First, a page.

Student Advocate

MORGANTOWN, W.Va. - As a West Virginia University running back, Garrett Ford had a reputation of holding on to the football and racking up record-breaking yards.

But that 1963 day back in the cafeteria of Washington's DeMatha Catholic High School was a completely different story. Then, it was all a kid who washed dishes in the kitchen for his lunch ticket could do to keep a grip on the plates and silverware.

Today, Ford is a respected counselor and associate athletic director at WVU who is being honored by the University this month for his academic work with student athletes. He'll receive the Neil S. Bucklew Award for Social Justice during Weekend of Honors observances at 7 p.m. Friday, April 21, in the Mountainlair Ballrooms.

He worked his way up. He was a bruising back for the Mountaineers who became the first-ever Mountaineer to top both 2,000 career rushing yards and 1,000 yards in a single season.

And after a brief career with the Denver Broncos in the National Football League, he came back to WVU to earn a graduate degree in counseling while also being hired on as the first black assistant coach in the history of the football program.

"This place is like family," he said. "It is family."

He first met the WVU family back at DeMatha, and today, more than 40 years later, he's still moved and amazed by the memory. He was a high school football star who wanted to be Jim Brown, and he backed that desire up with talent as DeMatha dominated in Washington city league play.

WVU's then-head football coach Gene Corum wanted Ford in his backfield. So he got behind the wheel of his Ford and motored to the nation's capital on West Virginia's pre-Interstate roads.

Which goes back to that day in DeMatha's kitchen.

"I'm washing dishes, and I look up," Ford recalled, "and it's Coach Corum. He's got his assistant coaches with him and they're all walking in behind him. He says, 'Mr. Ford, how would you like to play football for West Virginia University?' Back then, it was a 6 ½ -hour drive from D.C. to Morgantown. I still can't believe he did that."

A soapy handshake sealed the deal, and the DeMatha dishwasher was on his way to picking opposing defenses clean, including one memorable romp in the 1965 Backyard Brawl against Pitt. Ford would rumble 192 yards that day in the 63-48 victory.

"It was such an opportunity for a young black kid from the inner-city," Ford said. "And Coach Corum wasn't just talking about football. He was talking about classes, and earning a degree."

The relocation, though, wasn't that easy. While WVU and Morgantown were welcoming places, it was still just nine years after the landmark Brown v. the Board decision, and American society, overall, was "still in transition," as he puts it.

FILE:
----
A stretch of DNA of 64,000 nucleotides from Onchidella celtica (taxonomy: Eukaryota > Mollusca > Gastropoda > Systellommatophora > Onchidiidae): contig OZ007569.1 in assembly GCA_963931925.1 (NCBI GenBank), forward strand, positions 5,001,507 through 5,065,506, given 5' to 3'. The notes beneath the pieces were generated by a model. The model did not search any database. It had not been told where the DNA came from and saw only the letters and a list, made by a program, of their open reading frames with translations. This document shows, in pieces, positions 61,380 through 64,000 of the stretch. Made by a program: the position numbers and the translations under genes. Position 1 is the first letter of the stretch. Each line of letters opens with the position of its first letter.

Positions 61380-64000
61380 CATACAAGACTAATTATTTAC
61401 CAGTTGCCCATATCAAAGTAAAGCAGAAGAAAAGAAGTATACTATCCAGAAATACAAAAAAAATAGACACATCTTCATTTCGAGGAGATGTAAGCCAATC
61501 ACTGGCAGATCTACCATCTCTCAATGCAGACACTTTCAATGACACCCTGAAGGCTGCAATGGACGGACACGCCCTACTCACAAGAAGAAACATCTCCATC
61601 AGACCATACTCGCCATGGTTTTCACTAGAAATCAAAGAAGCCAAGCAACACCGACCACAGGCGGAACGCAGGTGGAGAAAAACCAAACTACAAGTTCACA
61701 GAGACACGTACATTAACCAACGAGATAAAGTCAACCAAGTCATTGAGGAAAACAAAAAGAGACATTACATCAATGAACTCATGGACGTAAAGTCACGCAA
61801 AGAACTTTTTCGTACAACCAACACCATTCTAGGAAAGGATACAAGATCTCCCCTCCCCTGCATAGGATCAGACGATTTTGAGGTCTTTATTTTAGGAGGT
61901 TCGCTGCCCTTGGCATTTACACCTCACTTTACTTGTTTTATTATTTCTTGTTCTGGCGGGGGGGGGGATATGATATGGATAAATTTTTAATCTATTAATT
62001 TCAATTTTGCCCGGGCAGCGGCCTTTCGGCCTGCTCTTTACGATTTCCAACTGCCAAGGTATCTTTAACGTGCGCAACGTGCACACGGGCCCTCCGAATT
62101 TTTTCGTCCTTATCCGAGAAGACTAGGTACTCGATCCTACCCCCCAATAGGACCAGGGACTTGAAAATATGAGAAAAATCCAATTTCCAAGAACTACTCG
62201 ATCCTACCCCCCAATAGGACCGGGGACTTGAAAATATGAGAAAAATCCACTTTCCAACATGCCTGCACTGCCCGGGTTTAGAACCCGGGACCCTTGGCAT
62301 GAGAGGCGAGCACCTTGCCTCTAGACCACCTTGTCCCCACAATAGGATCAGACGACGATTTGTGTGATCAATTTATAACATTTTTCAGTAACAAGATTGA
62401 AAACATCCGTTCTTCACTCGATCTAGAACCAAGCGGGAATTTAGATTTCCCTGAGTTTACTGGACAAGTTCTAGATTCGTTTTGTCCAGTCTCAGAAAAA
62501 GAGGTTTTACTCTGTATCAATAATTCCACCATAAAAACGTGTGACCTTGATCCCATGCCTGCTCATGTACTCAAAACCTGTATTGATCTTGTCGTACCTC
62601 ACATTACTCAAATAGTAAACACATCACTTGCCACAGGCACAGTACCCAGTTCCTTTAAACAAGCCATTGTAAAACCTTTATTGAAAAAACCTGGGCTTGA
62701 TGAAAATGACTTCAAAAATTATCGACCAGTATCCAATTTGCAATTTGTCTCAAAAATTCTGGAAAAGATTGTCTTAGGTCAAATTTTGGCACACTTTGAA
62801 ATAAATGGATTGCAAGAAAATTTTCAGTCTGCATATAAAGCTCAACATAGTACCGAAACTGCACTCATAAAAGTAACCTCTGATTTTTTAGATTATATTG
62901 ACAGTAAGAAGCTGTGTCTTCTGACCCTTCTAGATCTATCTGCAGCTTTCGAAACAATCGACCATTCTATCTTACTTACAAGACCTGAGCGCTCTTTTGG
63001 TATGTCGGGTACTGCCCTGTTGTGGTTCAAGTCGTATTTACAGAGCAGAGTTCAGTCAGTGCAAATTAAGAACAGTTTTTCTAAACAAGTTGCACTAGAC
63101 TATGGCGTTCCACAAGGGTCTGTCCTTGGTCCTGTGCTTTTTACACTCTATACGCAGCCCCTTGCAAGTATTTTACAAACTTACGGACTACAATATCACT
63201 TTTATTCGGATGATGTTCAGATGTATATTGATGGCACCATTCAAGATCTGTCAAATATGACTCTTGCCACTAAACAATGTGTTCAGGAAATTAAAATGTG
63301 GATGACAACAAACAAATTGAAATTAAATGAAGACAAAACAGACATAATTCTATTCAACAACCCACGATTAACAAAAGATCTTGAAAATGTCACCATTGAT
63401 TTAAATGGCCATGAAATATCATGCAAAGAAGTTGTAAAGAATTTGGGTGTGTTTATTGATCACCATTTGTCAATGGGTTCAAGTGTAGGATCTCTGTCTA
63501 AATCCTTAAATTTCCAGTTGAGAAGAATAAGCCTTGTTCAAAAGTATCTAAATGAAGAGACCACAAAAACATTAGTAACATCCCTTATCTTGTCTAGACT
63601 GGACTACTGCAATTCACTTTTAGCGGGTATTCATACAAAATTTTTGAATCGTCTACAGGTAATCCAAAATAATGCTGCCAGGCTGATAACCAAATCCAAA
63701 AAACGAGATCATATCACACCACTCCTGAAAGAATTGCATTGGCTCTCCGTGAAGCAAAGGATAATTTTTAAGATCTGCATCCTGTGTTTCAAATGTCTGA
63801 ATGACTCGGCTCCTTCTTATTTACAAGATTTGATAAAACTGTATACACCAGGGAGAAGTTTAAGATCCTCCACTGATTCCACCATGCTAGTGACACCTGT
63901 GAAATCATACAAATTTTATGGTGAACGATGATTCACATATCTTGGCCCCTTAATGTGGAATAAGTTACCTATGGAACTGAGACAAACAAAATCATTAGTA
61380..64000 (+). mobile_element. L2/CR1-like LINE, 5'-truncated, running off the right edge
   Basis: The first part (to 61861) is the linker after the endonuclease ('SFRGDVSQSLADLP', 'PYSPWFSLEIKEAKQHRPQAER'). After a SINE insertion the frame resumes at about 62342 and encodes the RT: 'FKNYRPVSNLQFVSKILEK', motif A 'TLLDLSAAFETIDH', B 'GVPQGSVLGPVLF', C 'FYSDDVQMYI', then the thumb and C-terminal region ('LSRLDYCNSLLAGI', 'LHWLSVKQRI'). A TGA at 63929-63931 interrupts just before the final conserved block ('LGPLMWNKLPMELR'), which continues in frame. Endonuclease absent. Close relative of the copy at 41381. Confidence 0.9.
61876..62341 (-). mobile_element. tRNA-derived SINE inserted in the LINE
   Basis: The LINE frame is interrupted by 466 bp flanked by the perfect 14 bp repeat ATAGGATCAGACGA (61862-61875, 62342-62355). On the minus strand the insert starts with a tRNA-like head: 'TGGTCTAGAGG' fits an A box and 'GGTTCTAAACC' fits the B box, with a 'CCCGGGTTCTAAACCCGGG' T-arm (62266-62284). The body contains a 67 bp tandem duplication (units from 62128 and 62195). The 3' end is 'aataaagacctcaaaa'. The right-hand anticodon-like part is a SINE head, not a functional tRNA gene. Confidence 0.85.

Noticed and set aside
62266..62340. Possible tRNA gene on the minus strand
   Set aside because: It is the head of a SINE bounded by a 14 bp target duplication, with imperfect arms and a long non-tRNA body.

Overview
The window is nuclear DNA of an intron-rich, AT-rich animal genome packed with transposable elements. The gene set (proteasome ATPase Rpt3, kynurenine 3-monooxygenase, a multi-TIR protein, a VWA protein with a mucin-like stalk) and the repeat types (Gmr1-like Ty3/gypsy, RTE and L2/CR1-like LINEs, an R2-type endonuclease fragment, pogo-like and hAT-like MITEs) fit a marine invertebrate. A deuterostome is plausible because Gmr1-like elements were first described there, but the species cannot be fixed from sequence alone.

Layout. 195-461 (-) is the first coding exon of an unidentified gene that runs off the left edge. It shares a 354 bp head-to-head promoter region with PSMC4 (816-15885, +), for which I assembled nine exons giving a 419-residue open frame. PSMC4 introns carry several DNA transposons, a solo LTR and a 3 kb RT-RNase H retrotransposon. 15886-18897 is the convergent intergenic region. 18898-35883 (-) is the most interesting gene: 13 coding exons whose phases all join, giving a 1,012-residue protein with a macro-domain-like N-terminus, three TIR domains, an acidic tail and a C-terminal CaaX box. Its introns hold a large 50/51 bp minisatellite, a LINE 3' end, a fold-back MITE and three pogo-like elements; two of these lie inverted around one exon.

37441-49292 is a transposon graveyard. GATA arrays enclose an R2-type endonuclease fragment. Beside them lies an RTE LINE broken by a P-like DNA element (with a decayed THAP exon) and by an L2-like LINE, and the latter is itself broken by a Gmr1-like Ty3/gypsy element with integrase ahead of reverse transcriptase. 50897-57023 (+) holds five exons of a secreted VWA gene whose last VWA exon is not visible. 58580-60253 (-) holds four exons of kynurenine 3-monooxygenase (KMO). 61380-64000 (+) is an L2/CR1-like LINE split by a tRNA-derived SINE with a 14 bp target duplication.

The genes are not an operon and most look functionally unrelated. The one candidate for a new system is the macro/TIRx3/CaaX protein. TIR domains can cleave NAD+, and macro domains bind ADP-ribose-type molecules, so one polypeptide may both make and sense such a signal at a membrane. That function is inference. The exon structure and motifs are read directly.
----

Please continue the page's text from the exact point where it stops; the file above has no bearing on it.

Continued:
He saw enough players go through the cycle of homesickness and culture shock - not to mention the reality of no longer being the marquee player on the team - to decide he was going to become a college counselor after his own NFL career didn't work out as he hoped.

"I wanted to work with student athletes," he said, "because I knew exactly what they're going through. I mean, you're thinking, 'I'm homesick. I'm a thousand miles from home. I was a star, and now I'm the fourth guy on the team.' It's really easy to find yourself lost."

And as a college dropout, Ford said. Which where he and his mantra, "Once a student, always a student," come in.

"My job is to help these students adjust," he said. "I'm a counselor and advisor, and sometimes I'm a big brother and enforcer. You have to go at it just as hard in the classroom as you do on the playing field."

It's working. WVU's student athletes consistently graduate to become loyal alumni and successes after they trade in their sport uniforms for business suits. Which, of course, is the real name of the game, he said. His WVU colleagues agree.

"Garrett Ford truly is an inspiration for all our students," WVU Executive Officer for Social Justice Jennifer McIntosh said. "Please notice that I said, 'students,' and not 'student-athletes.' He's a role model for all. You can be white or black, or an athlete, or not. Just look at his example of hard work and discipline, and you'll succeed, too."

While Ford appreciates the praise, he's quick to hand off credit to his family at home and his WVU family. He and wife, Thelma, are the parents of Tracie and Garrett Jr., and they have four grandchildren with a fifth on the way in June.

"My kids earned degrees from WVU and my grandkids will too," he said. "I found a real home here and so many good people helped. I think of Coach Corum making that drive to D.C. and (football coach) Bobby Bowden taking a chance on me for his coaching staff. Our students inspire me every day. I am really blessed to be here."

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